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Tenant Stops Paying PT 2

Many of you have read my last article about what happens when the tenant stops paying.

This is an update on what’s going on with my little tenant spat and what I’m doing to make sure I get my money.

After the initial flurry of action; the tenant and I have entered a cat and mouse phase. Interesting!

Submitting the N5B

I mentioned in my previous article that I was going to submit a N5B.

This form, available from the Court Service allows a landlord to obtain non fault based possession.

I decided to take the completed form down to the appropriate County Court. Remember the Court you will need is the one that covers the rental property and not necessarily the nearest one to you.

That was an experience. Talk about entering a world inhabited by the dispossessed, repossessed and manically depressed. Having found the counter of the County Court and then managing to attract the attention of one of the assistants she seemed strangely pleased to see a normal semi middle class individual in amongst the ghostly Dickensian characters.

She helpfully reminded me that the Court needed three copies of the documents, one for the court, one for the tenant, one which should have been returned to me. She also pointed out that I had to make sure that both myself and the tenant were correctly ‘sexed’ i.e. showing whether we were Mr or Mrs. She kindly helped me out with this.

For more details about filling out the N5B have a look at the Landlords Bible.

For those wishing to miss out on the tour of modern day Britain’s underbelly then it’s possible to submit the N5B by post. I’d make sure it’s sent recorded so you know it arrives.

My N5B was hand delivered on the 29th of October and then issued the following day which meant that it was sent out to the Defendant, the tenant on the 30th. The Court allows several days for delivery and therefore the N5B was deemed served on the 4th November.

The tenant responds

Despite hand delivering a ‘non payment of rent’ letter to the tenant in the middle of October urging them to contact me; the radio silence from the tenant continued.

Then suddenly, I receive an email from the tenant on the 30th of October. A coincidence!? This was the day that the claim for possession was issued to the tenant. Maybe? Or perhaps the fright of receiving a notice for possession prompted them into action.

The tenants email on the 30th October offers to make the November payment of rent and half of the outstanding October rent and repeat this in December to bring his rent account up to date before Christmas.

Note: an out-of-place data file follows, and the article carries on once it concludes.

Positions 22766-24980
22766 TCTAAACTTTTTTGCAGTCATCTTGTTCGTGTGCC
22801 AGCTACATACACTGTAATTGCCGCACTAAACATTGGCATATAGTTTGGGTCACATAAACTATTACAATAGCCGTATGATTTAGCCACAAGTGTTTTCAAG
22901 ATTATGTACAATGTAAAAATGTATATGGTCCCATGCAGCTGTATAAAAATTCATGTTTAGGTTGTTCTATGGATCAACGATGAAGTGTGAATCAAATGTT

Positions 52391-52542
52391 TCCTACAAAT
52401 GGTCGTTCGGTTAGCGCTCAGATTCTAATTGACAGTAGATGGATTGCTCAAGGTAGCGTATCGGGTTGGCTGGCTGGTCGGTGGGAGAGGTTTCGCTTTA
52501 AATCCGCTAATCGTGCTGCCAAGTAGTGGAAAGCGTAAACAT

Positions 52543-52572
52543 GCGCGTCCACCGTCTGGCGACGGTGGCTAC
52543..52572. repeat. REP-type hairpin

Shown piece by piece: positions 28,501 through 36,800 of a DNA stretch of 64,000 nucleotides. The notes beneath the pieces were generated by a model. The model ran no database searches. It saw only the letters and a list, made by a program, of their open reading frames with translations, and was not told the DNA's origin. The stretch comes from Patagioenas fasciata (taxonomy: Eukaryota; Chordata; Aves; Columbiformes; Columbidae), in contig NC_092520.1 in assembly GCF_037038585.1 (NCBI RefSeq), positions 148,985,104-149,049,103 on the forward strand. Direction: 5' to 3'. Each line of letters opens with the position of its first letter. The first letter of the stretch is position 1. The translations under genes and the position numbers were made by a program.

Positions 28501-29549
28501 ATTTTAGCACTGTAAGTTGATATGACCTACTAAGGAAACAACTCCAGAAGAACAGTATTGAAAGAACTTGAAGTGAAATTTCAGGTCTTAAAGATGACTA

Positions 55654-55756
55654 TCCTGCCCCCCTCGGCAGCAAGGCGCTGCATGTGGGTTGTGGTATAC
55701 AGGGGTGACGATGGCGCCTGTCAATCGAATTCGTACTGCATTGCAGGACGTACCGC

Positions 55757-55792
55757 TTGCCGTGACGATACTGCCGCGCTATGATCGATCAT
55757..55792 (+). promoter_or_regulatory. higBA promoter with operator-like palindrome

This, as you can imagine filled me with a modicum of Christmas cheer and although I was initially sceptical; the tenant did deliver on his first payment.

Next steps……

As I mentioned earlier I am now playing a waiting game.

The tenant has e-mailed me to request that there are several items that need looking into. A storage heater and the door bell. I have made several attempts over a number of months to get the tenant to respond to the electrician’s phone call but to no avail. I suspects he thinks he might be a bit clever and try to argue that he hasn’t paid the rent because I haven’t kept the property in good repair and thereby fulfilled my repairing obligations under Section 11 of the Landlord and Tenant Act and the Tenancy Agreement.

Legally though this fact isn’t a defence against a possession order under the accelerated possession procedure. The courts should grant a landlord possession as a right just as long as they can prove that the tenancy has ended and that they have correctly served the Section 21 Notice.

A little bit of research has revealed that the tenant is still employed and what’s more I know where. This means that if they do a runner I should be able to get a money order and an attachment of earning order which means that any rent or costs will be payable directly from the tenants salary. So I’m fairly relaxed.

I’m still obviously hoping that the tenant does what he promised, which was to make a further additional payment at the beginning of December. If he doesn’t I still have the lever of having an issued notice of possession ready to go.

This gives me the option of requesting the Court to make a Possession Order.

The tenant can file a defence. He had 14 days from the date of service (4 November) or I decide to request the Court to make a possession order then the claim will be referred by the court staff to make an order without a hearing.

If no defence is filed by the Tenant I have 3 months from the date the Tenant (Defendant) should have filed the request for an order.

If by then the court has not received either a defence or my request for a Possession Order then the claim will be stayed.

To be continued……………..

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